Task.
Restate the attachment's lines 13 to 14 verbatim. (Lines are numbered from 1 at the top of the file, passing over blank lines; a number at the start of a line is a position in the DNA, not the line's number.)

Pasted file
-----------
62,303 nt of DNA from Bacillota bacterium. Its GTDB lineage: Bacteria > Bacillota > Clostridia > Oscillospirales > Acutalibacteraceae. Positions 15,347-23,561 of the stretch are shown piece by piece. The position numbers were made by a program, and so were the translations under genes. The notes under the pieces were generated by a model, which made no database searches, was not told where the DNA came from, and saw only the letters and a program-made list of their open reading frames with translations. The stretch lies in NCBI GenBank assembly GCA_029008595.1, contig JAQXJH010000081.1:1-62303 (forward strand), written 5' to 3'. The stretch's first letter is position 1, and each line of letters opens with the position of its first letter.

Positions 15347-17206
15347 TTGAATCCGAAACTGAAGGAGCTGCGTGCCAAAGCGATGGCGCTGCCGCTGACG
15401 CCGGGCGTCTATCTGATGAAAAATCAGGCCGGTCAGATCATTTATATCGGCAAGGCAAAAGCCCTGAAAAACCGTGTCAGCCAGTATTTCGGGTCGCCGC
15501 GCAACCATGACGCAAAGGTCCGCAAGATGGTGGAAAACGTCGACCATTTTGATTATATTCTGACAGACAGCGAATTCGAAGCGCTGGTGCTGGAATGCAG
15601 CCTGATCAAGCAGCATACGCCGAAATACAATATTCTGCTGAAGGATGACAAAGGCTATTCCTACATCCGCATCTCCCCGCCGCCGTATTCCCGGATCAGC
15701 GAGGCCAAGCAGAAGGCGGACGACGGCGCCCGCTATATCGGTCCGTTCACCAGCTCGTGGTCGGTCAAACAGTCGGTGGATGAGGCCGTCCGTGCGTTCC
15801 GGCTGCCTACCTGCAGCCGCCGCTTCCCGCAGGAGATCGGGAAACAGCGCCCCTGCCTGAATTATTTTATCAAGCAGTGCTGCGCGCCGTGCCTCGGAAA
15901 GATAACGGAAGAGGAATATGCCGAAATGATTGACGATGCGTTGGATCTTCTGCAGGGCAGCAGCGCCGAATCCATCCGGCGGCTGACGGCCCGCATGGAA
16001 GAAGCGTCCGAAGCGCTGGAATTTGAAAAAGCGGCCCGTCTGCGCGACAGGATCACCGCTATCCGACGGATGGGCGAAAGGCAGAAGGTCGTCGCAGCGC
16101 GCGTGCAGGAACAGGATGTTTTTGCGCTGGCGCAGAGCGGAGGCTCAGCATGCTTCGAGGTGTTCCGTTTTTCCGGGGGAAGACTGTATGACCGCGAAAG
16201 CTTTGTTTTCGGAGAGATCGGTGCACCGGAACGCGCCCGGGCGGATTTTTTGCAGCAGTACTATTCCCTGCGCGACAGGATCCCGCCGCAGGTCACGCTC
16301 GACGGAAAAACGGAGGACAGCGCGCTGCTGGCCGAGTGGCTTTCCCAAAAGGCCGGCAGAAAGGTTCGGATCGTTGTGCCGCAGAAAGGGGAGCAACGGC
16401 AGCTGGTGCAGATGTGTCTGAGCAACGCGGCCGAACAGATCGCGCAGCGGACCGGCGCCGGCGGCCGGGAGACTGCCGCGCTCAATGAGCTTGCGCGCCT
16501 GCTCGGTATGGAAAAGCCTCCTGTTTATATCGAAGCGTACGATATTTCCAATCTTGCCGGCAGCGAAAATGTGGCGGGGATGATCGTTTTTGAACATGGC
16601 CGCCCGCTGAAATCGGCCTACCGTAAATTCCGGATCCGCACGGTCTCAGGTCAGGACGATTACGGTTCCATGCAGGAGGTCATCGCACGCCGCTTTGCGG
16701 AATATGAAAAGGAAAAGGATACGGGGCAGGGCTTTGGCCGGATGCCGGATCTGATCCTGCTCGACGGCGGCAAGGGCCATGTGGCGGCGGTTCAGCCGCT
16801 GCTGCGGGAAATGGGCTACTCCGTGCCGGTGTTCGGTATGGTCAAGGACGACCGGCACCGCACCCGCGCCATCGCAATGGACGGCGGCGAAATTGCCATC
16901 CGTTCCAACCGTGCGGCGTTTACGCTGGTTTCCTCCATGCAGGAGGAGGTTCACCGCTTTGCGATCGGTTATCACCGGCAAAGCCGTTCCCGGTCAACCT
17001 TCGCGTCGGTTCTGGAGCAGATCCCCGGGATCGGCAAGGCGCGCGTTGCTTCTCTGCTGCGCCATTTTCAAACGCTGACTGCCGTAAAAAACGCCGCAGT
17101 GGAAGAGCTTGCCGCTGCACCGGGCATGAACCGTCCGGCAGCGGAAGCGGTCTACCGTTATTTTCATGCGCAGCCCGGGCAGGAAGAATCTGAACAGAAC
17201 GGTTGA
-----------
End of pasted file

16301 GACGGAAAAACGGAGGACAGCGCGCTGCTGGCCGAGTGGCTTTCCCAAAAGGCCGGCAGAAAGGTTCGGATCGTTGTGCCGCAGAAAGGGGAGCAACGGC
16401 AGCTGGTGCAGATGTGTCTGAGCAACGCGGCCGAACAGATCGCGCAGCGGACCGGCGCCGGCGGCCGGGAGACTGCCGCGCTCAATGAGCTTGCGCGCCT